Burundi President Evariste Ndayishimiye is expected in Nairobi on Monday in a two-day state visit to Nairobi, marking the first time in nearly a decade that a Burundian leader will tour Kenya.
A statement from State House said the Burundian leader and First Lady Angeline Ndayubaha will join President Uhuru Kenyatta in Kisumu and take part in Madaraka Day celebrations as the guest of honour.
The trip will mark Ndayishimiye’s continued opening up, a policy that runs counter to his predecessor Pierre Nkurunziza who died last year without making a foreign trip in five years. Nkurunziza had faced a coup attempt on his last visit to Dar es Salaam.
Ndayishimiye has made four foreign trips already, including a state visit to Equatorial Guinea, a visit to Tanzania, and Uganda, just eight months after he took over.
A dispatch seen by the Nation said Kenya and Burundi will use the occasion to discuss “strategic cooperation”, starting with their membership in the East African Community.
Various bilateral agreements which have been pending for the last five years are also likely to be signed.
“Burundi remains an important trade partner to Kenya with the balance of trade is in favour of Kenya. There is immense untapped potential to expand trade relations between our two countries in terms of both value and volume,” a dispatch on the visit says, indicating the intent to seek more markets for Kenyan investors in Burundi.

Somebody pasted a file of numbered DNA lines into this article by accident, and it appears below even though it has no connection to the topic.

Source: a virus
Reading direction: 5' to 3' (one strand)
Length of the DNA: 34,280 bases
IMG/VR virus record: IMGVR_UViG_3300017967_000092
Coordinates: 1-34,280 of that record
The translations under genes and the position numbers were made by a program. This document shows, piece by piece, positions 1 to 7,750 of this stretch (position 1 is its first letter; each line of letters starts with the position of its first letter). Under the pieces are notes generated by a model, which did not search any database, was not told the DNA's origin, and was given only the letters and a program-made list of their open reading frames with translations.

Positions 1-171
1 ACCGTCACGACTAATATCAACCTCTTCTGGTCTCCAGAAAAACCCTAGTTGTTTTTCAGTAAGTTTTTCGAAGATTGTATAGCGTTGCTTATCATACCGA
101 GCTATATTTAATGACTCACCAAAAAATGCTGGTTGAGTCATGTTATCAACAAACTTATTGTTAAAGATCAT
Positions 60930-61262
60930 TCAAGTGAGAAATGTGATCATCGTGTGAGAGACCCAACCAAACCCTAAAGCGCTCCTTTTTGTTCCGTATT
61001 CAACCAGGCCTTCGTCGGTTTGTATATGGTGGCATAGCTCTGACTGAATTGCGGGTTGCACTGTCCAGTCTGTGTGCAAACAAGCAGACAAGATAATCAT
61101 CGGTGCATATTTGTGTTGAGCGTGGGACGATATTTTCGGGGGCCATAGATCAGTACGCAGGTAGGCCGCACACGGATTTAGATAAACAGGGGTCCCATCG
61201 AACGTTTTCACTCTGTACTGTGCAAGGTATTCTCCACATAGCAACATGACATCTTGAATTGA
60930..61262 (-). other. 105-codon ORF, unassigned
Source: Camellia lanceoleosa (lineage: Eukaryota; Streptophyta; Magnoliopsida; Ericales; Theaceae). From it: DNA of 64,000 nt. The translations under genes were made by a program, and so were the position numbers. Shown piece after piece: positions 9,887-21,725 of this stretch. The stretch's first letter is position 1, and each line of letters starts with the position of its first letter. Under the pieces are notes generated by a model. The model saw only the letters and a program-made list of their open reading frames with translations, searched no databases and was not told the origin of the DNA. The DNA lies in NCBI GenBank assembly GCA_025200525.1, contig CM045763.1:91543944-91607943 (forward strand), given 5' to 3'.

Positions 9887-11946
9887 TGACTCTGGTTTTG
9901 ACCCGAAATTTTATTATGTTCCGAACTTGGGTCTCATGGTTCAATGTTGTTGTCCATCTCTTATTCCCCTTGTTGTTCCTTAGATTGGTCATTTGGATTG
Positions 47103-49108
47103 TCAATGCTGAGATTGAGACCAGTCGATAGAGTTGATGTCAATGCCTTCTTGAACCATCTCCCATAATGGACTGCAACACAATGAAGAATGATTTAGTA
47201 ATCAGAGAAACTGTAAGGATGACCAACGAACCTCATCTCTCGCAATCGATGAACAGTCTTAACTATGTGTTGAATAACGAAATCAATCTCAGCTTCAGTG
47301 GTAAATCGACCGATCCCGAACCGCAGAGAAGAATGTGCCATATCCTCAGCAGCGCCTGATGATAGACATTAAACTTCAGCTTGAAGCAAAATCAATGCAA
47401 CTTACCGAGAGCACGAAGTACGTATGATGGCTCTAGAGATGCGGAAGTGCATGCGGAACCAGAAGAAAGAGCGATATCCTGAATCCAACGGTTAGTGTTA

Kenyan firms such as KCB Bank, Diamond Trust Bank and Jubilee Insurance already operate in the country, besides routine flights to Bujumbura by Kenya Airways.
Officials also suggested they will ened Burundi on board as Kenya seeks a wider network to the Democratic Republic of Congo. An applicant to join the East African Community, the DRC is awaiting a decision, but will need closer cooperation with neighbours such as Burundi, Rwanda and Uganda to enable a seamless market, officials in Nairobi said.
“Burundi is an important key player in terms of promotion of regional economic growth. Bujumbura is recognised as the regional hub and entry point to Eastern DRC and the hinterland of the greater central Africa region.
“Eastern DRC border towns of Uvira, Bukavu and Goma are easily accessible and they receive most of their supplies from Burundi,” says a brief seen by the Nation.
Other key issues
Sources told the Nation on Friday that the two sides will also discuss wildlife conservation, including routine relocation of endangered species under a mutually agreeable programme.
Burundi, once sent its Chimpanzees in 1995, at the heart of its civil war to Kenya. The new administration has asked for their return.
Other issues on the table include resident permit fees, which Burundi still charges Kenyans despite an existing protocol on free movement of people.
A former rebel leader in the National Council for the Defence of Democracy (CNDD), a Hutu-led movement, Ndayishimiye rose through military ranks once the war ended in 2002 to becoming the Deputy Chief of Defence Forces.
CNDD later changed to CNDD-FDD (Forces for the Defence of Democracy).
Nkurunziza’s party nominated Ndayishimiye to run for the presidency after he completed his controversial third term. The former Burundian leader died before Ndayishimiye was sworn in last year.